Journal of Behavioral Medicine

, Volume 6, Issue 4, pp 381–395 | Cite as

The effects of anxiety management training on the control of juvenile diabetes mellitus

  • Malcolm I. Rose
  • Philip Firestone
  • Hans M. C. Heick
  • Arthur K. Faught


The present study was designed to determine whether diabetic control could be improved through the direct psychological management of stress and anxiety. Five poorly controlled female adolescent diabetics ranging in age from 15 to 18 years were used as subjects. All were seen on an outpatient basis over a 6-month period. A single-subject format employing a multiple-baseline design across subjects was used. The independent variable used was a technique known as anxiety management training. Baseline, attention-control, and treatment data were collected on a number of dependent measures. Subjective estimates of anxiety and tension by each subject were gathered on a biweekly basis using the Multifactorial Scale of Anxiety. Diabetic control was assessed daily using the Diastix method and weekly using the 24-hr quantitative glucose method. Data on the five subjects suggested that improved control of stress and anxiety had a positive effect on diabetic regulation. Lower and more stable urine glucose levels using both urine testing methods were found. However, no decreases in the subjects' personal assessment of tension and anxiety were evident.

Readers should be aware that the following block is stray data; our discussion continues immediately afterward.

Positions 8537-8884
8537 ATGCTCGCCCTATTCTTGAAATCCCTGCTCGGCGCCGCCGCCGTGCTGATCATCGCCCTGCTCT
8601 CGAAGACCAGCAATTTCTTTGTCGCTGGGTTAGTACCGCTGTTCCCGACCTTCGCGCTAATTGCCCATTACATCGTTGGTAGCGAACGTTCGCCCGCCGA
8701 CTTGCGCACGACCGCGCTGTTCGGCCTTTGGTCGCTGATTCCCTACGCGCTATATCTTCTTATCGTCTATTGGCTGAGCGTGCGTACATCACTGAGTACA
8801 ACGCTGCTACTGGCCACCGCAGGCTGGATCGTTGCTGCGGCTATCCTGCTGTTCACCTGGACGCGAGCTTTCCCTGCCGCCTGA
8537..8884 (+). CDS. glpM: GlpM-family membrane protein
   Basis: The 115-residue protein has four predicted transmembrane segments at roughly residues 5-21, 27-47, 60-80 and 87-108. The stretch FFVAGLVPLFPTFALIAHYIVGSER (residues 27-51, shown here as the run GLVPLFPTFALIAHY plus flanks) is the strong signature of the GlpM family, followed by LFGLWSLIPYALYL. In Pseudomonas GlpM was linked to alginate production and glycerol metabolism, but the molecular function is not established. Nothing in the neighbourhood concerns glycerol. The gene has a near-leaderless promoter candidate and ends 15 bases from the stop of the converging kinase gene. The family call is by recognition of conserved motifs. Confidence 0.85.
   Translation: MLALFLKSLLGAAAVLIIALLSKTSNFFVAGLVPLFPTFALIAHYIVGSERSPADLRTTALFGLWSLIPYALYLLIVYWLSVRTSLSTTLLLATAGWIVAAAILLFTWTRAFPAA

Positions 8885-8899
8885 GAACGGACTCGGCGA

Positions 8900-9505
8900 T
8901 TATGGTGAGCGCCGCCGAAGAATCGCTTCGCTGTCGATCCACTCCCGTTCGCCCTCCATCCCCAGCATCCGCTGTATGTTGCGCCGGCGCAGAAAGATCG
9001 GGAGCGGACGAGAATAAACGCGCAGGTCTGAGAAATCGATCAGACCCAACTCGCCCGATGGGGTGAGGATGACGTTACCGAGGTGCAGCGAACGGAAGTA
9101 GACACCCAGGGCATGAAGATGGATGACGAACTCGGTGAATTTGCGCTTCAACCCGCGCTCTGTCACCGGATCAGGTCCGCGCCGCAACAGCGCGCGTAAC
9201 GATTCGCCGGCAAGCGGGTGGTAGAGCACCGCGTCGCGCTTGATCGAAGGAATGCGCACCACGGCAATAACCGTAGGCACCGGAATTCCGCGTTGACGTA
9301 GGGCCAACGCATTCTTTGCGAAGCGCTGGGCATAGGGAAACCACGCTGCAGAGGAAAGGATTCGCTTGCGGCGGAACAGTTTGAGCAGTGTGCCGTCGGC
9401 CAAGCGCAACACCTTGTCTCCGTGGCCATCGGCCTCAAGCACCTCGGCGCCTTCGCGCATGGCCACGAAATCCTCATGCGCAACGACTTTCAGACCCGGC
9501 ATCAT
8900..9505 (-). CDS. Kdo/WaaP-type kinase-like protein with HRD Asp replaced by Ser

Key words

juvenile diabetes anxiety management training diabetic control stress management 


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Copyright information

© Plenum Publishing Corporation 1983

Authors and Affiliations

  • Malcolm I. Rose
    • 1
  • Philip Firestone
    • 2
  • Hans M. C. Heick
    • 3
  • Arthur K. Faught
    • 3
  1. 1.Department of PsychologyRoyal Ottawa HospitalOttawaCanada
  2. 2.University of Ottawa School of Psychology and Children's Hospital of Eastern OntarioOttawaCanada
  3. 3.Children's Hospital of Eastern Ontario and University of Ottawa School of MedicineOttawaCanada

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